Cholesterol: What You Need to Know

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The number one killer of Americans, both men and women, is
heart disease. According to the American Heart Association,
high blood cholesterol is the most significant risk

When you go to the doctor and he tells you your cholesterol
level, you typically are told your TOTAL blood cholesterol
level. How does cholesterol get into your blood? The
body's liver makes most of the cholesterol it needs - yes,
NEEDS. Some cholesterol is absorbed from the food you eat.
The body needs cholesterol to make several important
hormones including estrogen and testosterone. In
addition, cholesterol is part of the protective covering
that surrounds nerves and other cell membranes.

Elevated cholesterol levels are associated with heart
disease. For a better assessment of your risk of heart
disease, it is important to know not only your total
cholesterol but also your HDL. The total cholesterol
consists of HDL - high-density lipoprotein, LDL - low-
density lipoprotein, and VLDL - very low-density
lipoprotein. LDL is the bad guy. HDL is the good guy.
Why? LDL cholesterol sticks to your the walls of your
blood vessels and can cause blockage. VLDL is the
precursor to LDL cholesterol. HDL goes around in the
blood stream, collects bad cholesterol, and carries it
back to the liver where it is broken down.

It is desirable to keep total cholesterol levels below
200 mg/dl. Values above 240 mg/dl are considered
significantly elevated. If you know your LDL value, it
is desirable to have this type of cholesterol below
130 mg/dl. Values for LDL above 160 are considered
significantly elevated. Because HDL is the good guy, you
want this level high. Values below 35 mg/dl are a HIGH
risk indicator for heart disease. It is more desirable
to have HDL levels close to 50 mg/dl or higher.

The Total Cholesterol:HDL Ratio is a good indicator of
risk. To calculate this important ratio, divide your
Total cholesterol value by your HDL value. The HIGHER
the ratio, the GREATER the risk of heart disease.
For example: Total = 240 mg/dl HDL = 30 mg/dl
Ratio = 240/30 = 8.0 *This is a high risk ratio.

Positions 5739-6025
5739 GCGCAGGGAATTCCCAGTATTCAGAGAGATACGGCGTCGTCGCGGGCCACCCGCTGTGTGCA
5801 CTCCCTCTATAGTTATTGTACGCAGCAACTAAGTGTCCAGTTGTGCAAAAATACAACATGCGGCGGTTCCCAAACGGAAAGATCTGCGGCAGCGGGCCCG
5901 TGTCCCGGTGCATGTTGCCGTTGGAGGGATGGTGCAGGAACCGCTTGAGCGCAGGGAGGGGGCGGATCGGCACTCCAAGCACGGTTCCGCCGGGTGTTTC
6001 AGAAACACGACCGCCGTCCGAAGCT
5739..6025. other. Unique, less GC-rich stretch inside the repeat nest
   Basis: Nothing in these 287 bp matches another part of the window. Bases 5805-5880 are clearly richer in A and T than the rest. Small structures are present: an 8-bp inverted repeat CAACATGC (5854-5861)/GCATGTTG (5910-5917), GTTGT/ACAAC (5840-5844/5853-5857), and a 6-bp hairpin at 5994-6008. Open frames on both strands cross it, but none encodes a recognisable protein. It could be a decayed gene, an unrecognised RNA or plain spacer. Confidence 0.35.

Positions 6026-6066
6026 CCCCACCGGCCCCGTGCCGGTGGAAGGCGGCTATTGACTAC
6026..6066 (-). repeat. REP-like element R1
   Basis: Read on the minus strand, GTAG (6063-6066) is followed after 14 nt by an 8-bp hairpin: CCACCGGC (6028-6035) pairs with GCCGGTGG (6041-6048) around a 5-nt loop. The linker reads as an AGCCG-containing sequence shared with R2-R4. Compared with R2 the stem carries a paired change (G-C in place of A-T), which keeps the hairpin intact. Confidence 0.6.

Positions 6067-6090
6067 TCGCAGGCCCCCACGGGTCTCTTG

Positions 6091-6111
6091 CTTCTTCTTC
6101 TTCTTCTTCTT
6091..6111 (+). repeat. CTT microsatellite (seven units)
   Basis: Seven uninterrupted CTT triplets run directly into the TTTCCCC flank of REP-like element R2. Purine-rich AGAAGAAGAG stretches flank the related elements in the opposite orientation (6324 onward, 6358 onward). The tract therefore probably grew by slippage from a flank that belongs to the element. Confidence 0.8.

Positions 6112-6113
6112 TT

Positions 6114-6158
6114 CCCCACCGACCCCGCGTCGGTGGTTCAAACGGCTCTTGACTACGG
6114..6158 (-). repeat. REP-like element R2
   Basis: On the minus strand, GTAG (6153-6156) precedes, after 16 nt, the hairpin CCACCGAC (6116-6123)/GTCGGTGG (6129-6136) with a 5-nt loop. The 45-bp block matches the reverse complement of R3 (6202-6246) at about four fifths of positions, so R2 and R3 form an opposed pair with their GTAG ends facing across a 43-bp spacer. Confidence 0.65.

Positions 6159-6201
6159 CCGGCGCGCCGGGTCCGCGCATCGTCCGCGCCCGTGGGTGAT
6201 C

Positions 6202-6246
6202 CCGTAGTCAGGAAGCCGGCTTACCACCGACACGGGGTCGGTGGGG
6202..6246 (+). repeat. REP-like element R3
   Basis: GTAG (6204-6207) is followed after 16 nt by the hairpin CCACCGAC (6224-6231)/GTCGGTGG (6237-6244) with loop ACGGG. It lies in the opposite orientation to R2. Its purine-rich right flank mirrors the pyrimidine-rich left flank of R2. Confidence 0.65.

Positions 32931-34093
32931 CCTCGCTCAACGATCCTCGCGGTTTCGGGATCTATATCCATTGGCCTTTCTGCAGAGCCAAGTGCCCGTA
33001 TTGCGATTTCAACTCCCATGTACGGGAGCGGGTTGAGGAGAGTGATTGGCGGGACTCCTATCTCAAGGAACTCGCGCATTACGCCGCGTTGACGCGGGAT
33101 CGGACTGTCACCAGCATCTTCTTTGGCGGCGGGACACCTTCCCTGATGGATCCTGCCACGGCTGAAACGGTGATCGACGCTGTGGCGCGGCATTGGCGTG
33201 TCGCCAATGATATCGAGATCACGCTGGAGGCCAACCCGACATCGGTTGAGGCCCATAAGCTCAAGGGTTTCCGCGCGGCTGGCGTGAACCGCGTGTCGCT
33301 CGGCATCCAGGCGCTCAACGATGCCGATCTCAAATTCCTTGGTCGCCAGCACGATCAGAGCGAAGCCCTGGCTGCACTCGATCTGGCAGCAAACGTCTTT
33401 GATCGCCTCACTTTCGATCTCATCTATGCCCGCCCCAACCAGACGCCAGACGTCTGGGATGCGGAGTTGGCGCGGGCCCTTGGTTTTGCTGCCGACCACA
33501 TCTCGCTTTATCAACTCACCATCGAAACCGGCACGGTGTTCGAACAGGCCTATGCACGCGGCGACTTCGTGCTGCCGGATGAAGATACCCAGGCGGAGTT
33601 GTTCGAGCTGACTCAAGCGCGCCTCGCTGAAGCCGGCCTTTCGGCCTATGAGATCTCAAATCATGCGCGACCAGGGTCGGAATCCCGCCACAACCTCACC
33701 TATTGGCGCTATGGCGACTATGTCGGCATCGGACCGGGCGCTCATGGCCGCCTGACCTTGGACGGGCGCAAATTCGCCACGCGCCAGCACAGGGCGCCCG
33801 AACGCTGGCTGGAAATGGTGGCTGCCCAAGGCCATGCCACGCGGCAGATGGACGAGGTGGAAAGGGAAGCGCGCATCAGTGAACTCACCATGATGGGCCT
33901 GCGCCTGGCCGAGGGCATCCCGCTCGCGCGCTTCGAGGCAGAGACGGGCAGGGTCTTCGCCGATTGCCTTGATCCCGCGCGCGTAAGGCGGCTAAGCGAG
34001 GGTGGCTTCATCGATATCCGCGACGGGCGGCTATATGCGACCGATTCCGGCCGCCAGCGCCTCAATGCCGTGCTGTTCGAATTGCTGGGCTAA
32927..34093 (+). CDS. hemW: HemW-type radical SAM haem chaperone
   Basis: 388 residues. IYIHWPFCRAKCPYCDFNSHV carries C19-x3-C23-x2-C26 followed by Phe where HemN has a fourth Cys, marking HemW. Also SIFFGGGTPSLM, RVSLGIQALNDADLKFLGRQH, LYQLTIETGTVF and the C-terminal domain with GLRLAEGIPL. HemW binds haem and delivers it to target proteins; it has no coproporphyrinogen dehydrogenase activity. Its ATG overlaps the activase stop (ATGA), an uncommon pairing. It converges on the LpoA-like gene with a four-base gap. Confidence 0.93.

What is cholesterol? It is a waxy, fat-like substance.

What foods contain cholesterol? Foods of animal origin
are the ONLY foods that contain cholesterol. Foods of
plant origin, even those naturally containing fat, DO NOT
contain cholesterol.

Cholesterol in food:
There are a number of factors that affect your blood
cholesterol level. One factor, is a diet high in dietary
cholesterol. Moderation is advised to keep cholesterol
levels in check. The American Heart Association and the
National Cholesterol Education Program recommend that you
consume 300 mg of cholesterol or less per day.

As stated above, foods of animal origin are the ONLY foods
that contain cholesterol. Foods of plant origin, even
those naturally containing fat, DO NOT contain
cholesterol. Are certain foods of animal origin higher
in cholesterol than others? Yes.

Not many people enjoy eating organ meats, such as liver.
If you are someone who does, you should know that organ
meats are high in cholesterol, 270 mg per 3-ounce serving
of liver. While liver is nutritious, if you are at risk
for heart disease then you need to limit your intake.

Egg yolks have gotten a bad rap in the past. Why? It is
because egg yolks are high in cholesterol, 215 mg per
yolk. The yolk is definitely nutritious, its purpose is
to provide nutrients for a chick embryo to develop.
Unfortunately, it contains too much cholesterol to eat
it as you please. You should limit the number of yolks
you eat to 3-4 or less per week. What about the whites?
Eat as many whites as you like. The white part of an egg
contains no cholesterol and is a rich, complete source of

To limit the number of egg yolks, you can substitute two
egg whites for one whole egg when baking. For example,
a recipe calls for 2 eggs. You could either use 1 whole
egg plus 2 egg whites OR 4 egg whites. By doing this
simple substitution, you will decrease the cholesterol
content. Another option is to use an egg substitute,
check label for egg equivalent.

As for meats, look for leaner cuts of meat, fish, and
poultry. Cut away excess fat before cooking. Choose low-
fat dairy products. By following these steps, you will
not be able to eliminate all the cholesterol but you are
taking important steps towards healthy eating.

Read food labels for foods low in cholesterol or foods
that are cholesterol free. How do you know if a product
is low in cholesterol? Here are the food label
requirements (government regulated):

Label claim: Per Serving:
Cholesterol Free - Less than 2 mg cholesterol and
Less than or equal to 2 g of
saturated fat

Low Cholesterol - Less than or equal to 20 mg
cholesterol and
Less than or equal to 2 g of
saturated fat

Reduced OR Less - At least 25% less cholesterol than
Cholesterol the original and Less than or equal
to 2 g of saturated fat

The above table shows requirements for saturated fat.
This is because blood cholesterol levels are significantly
affected by dietary saturated fat intake. Cholesterol and
saturated fat usually are found in the same foods, thus
sometimes get confused. In animal products, both the lean
portion - flesh or muscle - and the fatty tissue contain
cholesterol. This is why some low-fat animal foods can be
relatively high in cholesterol. Foods such as shellfish
and organ meats are high in cholesterol yet low in
saturated fat.

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